It’s that time of year again, and pumpkins are all around us! Pumpkins are a fantastic thing to use in your therapy sessions to support and develop early language skills with your little ones! Here are 5 easy and fun ways you can use pumpkins in your Speech and Language Therapy sessions to support early language skills, with minimal prep!
1) Explore Pumpkins- it’s a perfect early language activity!
This is a really easy and fun activity for your little ones, and it requires minimal prep! All you need to do is gather a few pumpkins of different shapes, sizes, colours and textures. Then, in your therapy sessions, allow the children to explore the pumpkins at their own pace. You can use language strategies such as commenting (parallel and self-talk) (“You have a big pumpkin”, “that pumpkin is very bumpy”, “oh, you licked the pumpkin!”), choices (e.g. “do you want the big pumpkin or the little pumpkin?”, “do you want the bumpy pumpkin or the smooth pumpkin?”), and copy and add, amongst others. This activity is perfect for targeting a range of vocabulary too, with a huge range of nouns, verbs and especially adjectives to choose from.
I recently shared this target words list over on my Instagram feed after I’d been to a pumpkin patch with my son. I love the variety of words and phrases you can target.
2) Get messy with pumpkins- for the sake of early language skills!
As I mentioned above, if you gather together a bunch of pumpkins of different shapes, sizes, colours and textures, then you have a ready-made sensory activity! Encourage your children to touch and smell the pumpkins. You can use lots of describing words to talk about how the feel and smell (‘bumpy’, ‘smooth’, ‘rough’, ‘hard’, etc.).
But, not only that, if you don’t mind getting a little messy, you can cut the top off a pumpkin and encourage the child to feel inside! Now you can talk about even more words like ‘seeds’, ‘scoop’, ‘wet’, ‘sticky’, ‘slimy’…and ‘gross’?! (Maybe that’s just me!) You can also target exclamatory words like “eww”, “yuck”, or “wow”. AND you can talk about verbs like ‘wash’, ‘wipe’, ‘dry’ etc. afterwards.
3) Develop early language skills with a pumpkin sensory bin
Sensory bins require a little bit of prep, depending on what you want to put in them.. but they’re worth it for what you get out of them! Make a sensory bin to use in your therapy sessions; you can include anything you have to hand, and can easily incorporate a range of target words, language strategies and skills!
Here is an example of a Halloween themed sensory bin I made (I shared it over on my Instagram feed recently). I included some small “munchkin pumpkins” as they’re smaller, so are easier for children to hold. I also included things that were orange, purple and black, to compliment the “That’s not my Bat” book. It’s good to include things that are different textures too, so you can keep targeting a bigger range of vocabulary.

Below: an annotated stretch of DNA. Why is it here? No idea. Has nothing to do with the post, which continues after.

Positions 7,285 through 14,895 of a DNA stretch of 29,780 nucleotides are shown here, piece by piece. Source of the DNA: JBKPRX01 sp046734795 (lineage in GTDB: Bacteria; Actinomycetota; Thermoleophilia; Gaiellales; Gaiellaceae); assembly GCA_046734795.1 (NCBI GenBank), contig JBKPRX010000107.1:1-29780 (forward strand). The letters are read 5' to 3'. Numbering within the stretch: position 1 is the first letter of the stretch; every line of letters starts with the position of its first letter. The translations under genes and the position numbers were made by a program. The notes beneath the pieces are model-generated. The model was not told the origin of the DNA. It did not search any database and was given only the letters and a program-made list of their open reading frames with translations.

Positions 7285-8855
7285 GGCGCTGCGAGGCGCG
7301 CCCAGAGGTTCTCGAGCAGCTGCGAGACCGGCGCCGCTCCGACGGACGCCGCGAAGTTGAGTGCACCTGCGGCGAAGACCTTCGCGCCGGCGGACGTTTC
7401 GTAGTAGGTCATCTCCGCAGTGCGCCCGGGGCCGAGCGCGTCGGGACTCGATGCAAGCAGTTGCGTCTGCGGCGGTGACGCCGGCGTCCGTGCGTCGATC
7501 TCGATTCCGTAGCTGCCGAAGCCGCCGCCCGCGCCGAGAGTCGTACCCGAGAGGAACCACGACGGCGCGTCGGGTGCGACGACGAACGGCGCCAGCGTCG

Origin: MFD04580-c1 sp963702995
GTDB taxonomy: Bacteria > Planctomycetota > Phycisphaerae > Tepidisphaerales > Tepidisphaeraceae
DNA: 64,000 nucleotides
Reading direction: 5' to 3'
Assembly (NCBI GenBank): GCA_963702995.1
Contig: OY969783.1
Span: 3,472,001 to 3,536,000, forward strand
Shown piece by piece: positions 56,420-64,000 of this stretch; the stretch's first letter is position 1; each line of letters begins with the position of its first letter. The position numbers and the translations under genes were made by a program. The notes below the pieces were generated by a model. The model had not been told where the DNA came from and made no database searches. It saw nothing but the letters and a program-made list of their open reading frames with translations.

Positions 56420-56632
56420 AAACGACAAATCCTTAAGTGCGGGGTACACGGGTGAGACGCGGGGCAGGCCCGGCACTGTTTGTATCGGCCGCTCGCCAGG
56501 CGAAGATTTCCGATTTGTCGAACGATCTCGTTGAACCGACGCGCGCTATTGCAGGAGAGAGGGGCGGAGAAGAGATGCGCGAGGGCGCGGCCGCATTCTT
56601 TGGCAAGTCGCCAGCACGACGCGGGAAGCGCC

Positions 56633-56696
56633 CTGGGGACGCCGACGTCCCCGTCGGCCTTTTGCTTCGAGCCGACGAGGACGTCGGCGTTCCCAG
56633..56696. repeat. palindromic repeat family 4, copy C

This entertaining activity doesn’t need to be kept solely to the run-up to Halloween though! You can easily use this throughout October and November with any other pumpkin or autumn/fall themed activities/books you have!
4) Decorate pumpkins to encourage lots of communication
This is another engaging activity, and one you can use along with language strategies such as communicative temptations, choices, playful witholding and commenting!
Instead of carving a pumpkin, use stickers, googly eyes, pom poms and anything else “crafty” you have lying around to decorate a pumpkin. The important thing with this activity is that you keep hold of all the things the child will need, so you have the glue and crafty things. By doing so you’re creating communication opportunities, through the use of communicative temptations and you can playfully withold the items to encourage them to communicate! The child then needs to make a choice of what they want to put on the pumpkin next, request more things to put on the pumpkin, inititate an interaction, and you can encourage them to tell you what’s on the pumpkin so they can practise naming too!
If you don’t want to use actual pumpkins, you can get the same outcomes with a pumpkin shape drawn on paper, or with a paper plate, as shown below! This activity works great if the child uses a form of AAC to communicate, too!
5) Play “Where is the pumpkin?” and target communciation skills
If you are working on early prepositions like ‘in’, ‘on’ and ‘under’, you can “hide” a pumpkin in various locations, and encourage the child to tell you where it is. You can offer choices “is the pumpkin in or under the chair?”, and encourage the child to tell you where to hide the pumpkin too (using single words or phrases as appropriate).
If you want more pumpkin-themed prepositions activities, this resource is full of engaging activities you can use in your therapy sessions throughout October!
If the child isn’t quite ready for prepositions, you can still “hide” the pumpkin around the room and go on a “pumpkin hunt”; when you find a pumpkin, you can model the language they could use. You can easily encourage their communication skills such as pointing, gestures and initiating, with this activity. Also, if the pumpkin is in a silly place, or you pretend you can’t see a pumpkin, then it will provide an opportunity for the child to communicate with you and tell you where it is!
These are just a few ways you can use pumpkins to support early language skills in your Speech and Language Therapy sessions. If you’ve enjoyed this post and want to save it for next year, or want to share it with colleagues, why not pin the image below?